If you read all there is on the internet about Chickweed, you could be forgiven for expecting to trip over the stuff every few minutes. Maybe I’ve just been unlucky, but apart from having a tiny patch pointed out to me in January, I’ve seen none of it.
On my way to Mudchute park today, I spotted it growing in several places by the side of the road. Fairly easy to spot when there actually is some!
Simple, because on the way back from Mudchute park, I found its hiding place:
Growing half-way up a London Plane tree
Halfway up a London Plane tree!
Whilst the London Plane tree is of no use when foraging for food and drink; And as far as I’m aware, not especially useful for bushcraft; given that it accounts for probably half of the large trees in London, I think it’s worth being able to identify, if only for the purpose of elimination. Environmentally speaking, they are very useful as they grow very tall and have a natural ability to absorb pollution from the air (no wonder they’re planted so much in London!)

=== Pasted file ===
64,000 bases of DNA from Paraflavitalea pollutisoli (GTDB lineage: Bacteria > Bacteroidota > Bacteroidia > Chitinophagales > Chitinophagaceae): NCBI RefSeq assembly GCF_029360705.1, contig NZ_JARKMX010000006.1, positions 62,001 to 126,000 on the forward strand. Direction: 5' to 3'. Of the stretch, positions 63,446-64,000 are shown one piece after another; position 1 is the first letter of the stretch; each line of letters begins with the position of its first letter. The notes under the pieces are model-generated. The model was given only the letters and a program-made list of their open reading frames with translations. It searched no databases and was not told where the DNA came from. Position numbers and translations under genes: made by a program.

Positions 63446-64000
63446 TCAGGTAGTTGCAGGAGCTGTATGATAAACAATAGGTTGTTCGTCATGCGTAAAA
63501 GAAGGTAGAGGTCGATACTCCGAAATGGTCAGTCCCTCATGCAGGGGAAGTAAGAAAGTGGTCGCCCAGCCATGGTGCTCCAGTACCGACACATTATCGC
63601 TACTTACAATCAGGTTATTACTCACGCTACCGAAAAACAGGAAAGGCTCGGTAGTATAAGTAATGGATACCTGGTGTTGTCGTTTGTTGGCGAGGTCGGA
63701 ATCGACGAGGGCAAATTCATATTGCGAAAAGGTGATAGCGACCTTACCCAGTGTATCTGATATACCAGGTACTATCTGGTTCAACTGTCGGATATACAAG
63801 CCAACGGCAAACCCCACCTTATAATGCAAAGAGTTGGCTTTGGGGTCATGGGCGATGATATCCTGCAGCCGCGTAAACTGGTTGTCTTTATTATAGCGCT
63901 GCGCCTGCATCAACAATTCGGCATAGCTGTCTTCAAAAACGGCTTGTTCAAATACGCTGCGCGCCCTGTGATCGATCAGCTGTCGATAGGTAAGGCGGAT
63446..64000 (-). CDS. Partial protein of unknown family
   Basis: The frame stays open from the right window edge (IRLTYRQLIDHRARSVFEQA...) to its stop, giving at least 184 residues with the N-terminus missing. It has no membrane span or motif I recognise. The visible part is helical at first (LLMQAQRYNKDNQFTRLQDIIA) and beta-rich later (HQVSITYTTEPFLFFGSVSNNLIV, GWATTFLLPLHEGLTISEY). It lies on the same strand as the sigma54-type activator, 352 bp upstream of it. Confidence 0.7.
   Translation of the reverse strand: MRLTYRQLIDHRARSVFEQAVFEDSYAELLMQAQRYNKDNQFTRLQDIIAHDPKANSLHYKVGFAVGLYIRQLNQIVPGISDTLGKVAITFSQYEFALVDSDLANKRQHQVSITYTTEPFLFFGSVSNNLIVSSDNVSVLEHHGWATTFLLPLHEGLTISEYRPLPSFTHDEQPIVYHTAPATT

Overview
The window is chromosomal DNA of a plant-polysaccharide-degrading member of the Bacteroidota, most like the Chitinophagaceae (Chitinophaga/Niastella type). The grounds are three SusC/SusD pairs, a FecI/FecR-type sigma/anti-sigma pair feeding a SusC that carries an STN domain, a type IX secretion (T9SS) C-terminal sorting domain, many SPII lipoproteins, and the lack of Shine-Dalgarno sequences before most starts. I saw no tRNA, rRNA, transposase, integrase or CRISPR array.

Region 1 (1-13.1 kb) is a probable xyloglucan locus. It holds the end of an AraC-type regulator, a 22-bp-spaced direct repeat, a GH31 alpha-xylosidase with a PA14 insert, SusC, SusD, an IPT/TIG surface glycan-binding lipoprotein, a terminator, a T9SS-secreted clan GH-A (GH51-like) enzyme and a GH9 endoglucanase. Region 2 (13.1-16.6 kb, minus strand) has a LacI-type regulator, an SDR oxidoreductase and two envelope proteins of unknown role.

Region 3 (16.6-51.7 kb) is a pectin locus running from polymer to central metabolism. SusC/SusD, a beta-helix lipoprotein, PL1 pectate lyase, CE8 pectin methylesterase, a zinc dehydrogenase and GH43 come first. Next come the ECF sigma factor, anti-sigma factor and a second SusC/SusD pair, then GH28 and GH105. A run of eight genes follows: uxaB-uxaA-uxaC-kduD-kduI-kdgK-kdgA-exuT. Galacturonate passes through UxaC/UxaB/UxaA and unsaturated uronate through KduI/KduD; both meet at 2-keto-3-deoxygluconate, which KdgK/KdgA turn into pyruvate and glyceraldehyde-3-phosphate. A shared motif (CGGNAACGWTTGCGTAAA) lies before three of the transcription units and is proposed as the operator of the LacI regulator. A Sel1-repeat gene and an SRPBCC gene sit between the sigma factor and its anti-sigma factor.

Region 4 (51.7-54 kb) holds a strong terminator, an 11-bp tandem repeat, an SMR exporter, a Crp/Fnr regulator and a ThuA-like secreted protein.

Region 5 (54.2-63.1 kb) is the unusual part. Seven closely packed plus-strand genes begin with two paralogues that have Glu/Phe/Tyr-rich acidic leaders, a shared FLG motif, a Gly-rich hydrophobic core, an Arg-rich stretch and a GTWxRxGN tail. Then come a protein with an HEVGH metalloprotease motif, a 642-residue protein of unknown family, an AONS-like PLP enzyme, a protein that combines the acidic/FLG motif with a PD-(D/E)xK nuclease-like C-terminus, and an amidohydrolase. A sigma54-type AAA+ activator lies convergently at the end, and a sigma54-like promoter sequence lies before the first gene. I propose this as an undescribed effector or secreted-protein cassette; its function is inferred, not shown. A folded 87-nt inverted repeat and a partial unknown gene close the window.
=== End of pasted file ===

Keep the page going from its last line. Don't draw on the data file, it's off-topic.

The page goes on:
I was in Island Gardens when I found myself surrounded by them. Apparently Berkeley Square is also a good place to see them.
London Plane trees and Island Gardens
London Plane Identification
Luckily, it is one that is pretty easy to identify, even in winter. The bark is the thing that stands out the most, being a sort of urban camouflage. It is a smooth, but flaky bark, with the flaky scales often being coloured mottled green, brown, olive and grey. When the tree gets older, the lower parts of the trunk can appear more fissured/grooved, but the usual pattern will continue higher up.
London Plane Tree Mottled Bark
Older London Plane Tree Bark
As well as the bark, the fruit often remain on the tree through to spring, and they are small, spiky balls of 2 to 3 cm diameter.
London Plan fruit in winter